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Festival offers many treats for fans of CEEC films

By Xu Fan | | Updated: 2017-03-02 07:58

Festival offers many treats for fans of CEEC films

Hungarian Ambassador Cecilia Szilas speaks about collaborations at the inaugural ceremony for the Year of China-CEEC Media Cooperation and CEEC Film Festival. FENG YONGBIN/CHINA DAILY

Till about three decades ago, the most familiar foreign films for the Chinese were not from Hollywood but imported from Central and Eastern Europe.

From Walter Defends Sarajevo to The Good Soldier Schweik, these military-themed movies were loved by the Chinese.

Now, a new movie exhibition will showcase the latest cinematic offerings from those countries.

The event, called the CEEC Film Festival, is being held jointly by the State Administration of Press, Publication, Radio, Movie and Television, the Ministry of Foreign Affairs and China Film Archive.

The inaugural ceremony for the Year of China-CEEC Media Cooperation and the festival were held last Friday, followed by the screening of the 2015 Hungarian fantasy film Liza, the Fox-Fairy.

A bizarre mix of Japanese mythology and Hungarian reality, Liza, the Fox-Fairy is based on an unlikely true love story about a nurse and a police officer.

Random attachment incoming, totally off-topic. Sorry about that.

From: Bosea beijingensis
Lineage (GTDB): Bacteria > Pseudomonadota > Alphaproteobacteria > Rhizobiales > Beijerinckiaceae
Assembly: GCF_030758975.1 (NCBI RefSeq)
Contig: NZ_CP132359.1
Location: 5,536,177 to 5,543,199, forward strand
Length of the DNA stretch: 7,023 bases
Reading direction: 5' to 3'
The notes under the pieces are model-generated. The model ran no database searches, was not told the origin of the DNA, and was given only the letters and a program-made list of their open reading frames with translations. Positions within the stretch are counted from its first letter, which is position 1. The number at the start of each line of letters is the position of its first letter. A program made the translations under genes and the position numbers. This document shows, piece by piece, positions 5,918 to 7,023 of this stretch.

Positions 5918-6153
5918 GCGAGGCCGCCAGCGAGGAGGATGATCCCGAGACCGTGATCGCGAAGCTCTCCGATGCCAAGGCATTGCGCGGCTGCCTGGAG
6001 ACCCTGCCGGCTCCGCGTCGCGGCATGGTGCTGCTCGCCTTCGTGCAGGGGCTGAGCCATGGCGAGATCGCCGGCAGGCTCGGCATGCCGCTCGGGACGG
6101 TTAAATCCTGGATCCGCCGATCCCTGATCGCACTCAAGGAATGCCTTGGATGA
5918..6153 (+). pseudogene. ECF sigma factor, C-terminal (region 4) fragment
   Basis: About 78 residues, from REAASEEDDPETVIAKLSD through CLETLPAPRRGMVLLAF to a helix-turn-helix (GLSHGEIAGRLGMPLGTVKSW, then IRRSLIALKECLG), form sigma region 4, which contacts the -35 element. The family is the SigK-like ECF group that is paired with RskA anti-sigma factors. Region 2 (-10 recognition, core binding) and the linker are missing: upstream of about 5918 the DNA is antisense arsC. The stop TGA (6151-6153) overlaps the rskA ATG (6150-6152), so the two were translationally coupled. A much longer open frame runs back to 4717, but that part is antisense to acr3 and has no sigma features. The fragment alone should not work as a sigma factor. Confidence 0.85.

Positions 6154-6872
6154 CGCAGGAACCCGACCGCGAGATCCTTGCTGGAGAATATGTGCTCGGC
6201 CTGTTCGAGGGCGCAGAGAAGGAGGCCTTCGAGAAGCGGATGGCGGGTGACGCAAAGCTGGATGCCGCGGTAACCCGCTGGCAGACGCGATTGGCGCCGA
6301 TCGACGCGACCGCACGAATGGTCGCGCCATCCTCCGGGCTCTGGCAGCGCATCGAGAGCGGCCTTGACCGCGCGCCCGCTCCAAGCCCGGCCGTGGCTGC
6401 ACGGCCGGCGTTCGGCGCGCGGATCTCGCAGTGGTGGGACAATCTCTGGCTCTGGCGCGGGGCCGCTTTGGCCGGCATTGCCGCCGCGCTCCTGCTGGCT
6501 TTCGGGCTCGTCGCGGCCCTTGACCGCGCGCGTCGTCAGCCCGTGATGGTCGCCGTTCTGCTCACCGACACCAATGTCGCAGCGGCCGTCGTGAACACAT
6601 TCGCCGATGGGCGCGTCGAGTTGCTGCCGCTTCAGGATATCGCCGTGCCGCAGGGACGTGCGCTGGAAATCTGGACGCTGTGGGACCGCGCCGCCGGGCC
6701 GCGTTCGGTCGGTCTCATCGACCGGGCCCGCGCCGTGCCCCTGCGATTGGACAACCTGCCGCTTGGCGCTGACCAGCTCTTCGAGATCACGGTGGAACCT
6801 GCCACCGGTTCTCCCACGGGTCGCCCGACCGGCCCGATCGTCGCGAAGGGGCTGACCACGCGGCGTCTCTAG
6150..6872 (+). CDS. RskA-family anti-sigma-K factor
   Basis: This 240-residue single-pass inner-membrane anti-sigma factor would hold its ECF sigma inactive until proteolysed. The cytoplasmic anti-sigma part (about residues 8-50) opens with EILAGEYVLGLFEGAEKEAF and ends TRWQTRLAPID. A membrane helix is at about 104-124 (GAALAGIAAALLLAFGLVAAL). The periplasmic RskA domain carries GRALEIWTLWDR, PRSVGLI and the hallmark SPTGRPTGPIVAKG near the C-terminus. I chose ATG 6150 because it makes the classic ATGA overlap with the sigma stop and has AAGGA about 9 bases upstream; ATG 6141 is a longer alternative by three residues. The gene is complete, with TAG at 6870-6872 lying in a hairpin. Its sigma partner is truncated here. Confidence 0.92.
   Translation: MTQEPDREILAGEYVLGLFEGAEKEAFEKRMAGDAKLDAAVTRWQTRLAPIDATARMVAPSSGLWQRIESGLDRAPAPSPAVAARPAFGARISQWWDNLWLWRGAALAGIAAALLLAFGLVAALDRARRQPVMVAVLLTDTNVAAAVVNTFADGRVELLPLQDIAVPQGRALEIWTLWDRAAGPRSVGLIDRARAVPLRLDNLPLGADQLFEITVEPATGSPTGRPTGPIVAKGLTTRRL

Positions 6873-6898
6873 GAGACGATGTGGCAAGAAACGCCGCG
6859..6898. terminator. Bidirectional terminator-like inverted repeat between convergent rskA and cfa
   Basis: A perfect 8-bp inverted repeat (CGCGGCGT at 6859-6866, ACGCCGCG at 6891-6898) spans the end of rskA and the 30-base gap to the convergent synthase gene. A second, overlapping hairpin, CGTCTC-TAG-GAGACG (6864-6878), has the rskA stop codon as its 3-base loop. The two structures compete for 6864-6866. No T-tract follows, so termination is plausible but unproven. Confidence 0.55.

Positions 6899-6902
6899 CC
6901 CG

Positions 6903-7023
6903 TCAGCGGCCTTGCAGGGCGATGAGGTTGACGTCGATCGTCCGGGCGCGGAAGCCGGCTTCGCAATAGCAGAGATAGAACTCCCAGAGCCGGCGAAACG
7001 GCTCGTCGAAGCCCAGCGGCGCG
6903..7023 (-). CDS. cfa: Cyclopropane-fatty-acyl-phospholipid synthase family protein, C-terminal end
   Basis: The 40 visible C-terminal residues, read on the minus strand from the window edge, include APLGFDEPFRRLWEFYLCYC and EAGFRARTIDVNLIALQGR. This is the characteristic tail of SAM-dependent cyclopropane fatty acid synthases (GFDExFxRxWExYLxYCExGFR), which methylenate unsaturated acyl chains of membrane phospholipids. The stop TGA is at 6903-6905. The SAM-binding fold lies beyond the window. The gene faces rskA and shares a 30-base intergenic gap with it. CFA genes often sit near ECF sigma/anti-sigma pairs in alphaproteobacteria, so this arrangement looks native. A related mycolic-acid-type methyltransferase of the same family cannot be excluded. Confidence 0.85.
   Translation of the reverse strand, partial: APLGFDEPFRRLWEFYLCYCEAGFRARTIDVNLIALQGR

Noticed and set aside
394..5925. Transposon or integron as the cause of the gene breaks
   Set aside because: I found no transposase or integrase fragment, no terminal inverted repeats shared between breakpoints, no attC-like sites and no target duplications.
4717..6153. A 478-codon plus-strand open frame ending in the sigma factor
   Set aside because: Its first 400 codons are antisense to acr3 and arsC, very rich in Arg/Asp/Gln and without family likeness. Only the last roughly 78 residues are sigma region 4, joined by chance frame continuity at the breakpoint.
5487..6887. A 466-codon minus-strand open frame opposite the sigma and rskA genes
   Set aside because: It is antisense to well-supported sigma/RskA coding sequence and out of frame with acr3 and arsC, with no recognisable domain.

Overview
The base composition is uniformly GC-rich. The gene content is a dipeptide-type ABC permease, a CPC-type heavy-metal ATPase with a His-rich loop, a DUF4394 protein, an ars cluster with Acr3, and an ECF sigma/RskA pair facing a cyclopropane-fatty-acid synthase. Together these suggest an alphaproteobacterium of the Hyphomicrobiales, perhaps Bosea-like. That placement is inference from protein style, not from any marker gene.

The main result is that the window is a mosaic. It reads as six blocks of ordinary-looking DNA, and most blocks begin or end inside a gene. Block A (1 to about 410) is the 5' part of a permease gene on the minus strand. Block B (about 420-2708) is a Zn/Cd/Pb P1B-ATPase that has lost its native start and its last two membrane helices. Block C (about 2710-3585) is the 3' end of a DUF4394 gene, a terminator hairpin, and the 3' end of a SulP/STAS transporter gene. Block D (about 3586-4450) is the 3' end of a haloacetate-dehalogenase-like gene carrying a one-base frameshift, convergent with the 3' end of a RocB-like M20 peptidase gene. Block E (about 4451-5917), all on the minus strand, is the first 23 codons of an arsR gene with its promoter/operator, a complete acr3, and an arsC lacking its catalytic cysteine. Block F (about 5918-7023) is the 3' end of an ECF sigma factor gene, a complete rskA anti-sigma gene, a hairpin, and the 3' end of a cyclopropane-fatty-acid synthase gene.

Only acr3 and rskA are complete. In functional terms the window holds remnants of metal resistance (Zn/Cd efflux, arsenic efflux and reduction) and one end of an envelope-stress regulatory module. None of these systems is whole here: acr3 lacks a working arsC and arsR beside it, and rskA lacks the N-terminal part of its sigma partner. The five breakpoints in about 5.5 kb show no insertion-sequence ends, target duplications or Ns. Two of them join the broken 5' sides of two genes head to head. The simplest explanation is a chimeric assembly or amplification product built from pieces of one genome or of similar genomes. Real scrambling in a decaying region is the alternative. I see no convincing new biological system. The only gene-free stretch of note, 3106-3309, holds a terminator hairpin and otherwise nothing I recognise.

Li Shuo, curator of the festival, says more such movies will be shown during the event, which will run until the end of 2017.

She says the archive is working on bringing high-quality movies for the festival.

As of now, some eight films from CEE countries, such as Croatia, Bulgaria, Poland and the Czech Republic, are being targeted. "Most of the films are new," adds Li.

She says the criteria to select the movies is artistry as well as their reception at international film festivals.

The CEEC film festival movies will be screened at the China Film Archive, art-house theaters and on CCTV 6, China Central Television's movie channel.

Meanwhile, the festival aims to boost cinematic ties between China and CEE countries.

Tong Gang, deputy director of China's top movie regulator, says that the Chinese government hopes the festival can bring professionals from the two sides to work together to further cinematic exchanges.

Referring to The Last Visa, the largest TV series coproduction between China and the Czech Republic, he says it is a good example of what cinematic collaboration between China and CEE countries can produce.

The Last Visa, based on a true story of Chinese diplomat Ho Feng-shan during World War II, received overwhelming response in China when it was screened earlier this year.

The Hungarian ambassador to China, Cecilia Szilas, says Hungary is committed to cooperating with China to develop and expand collaborations.

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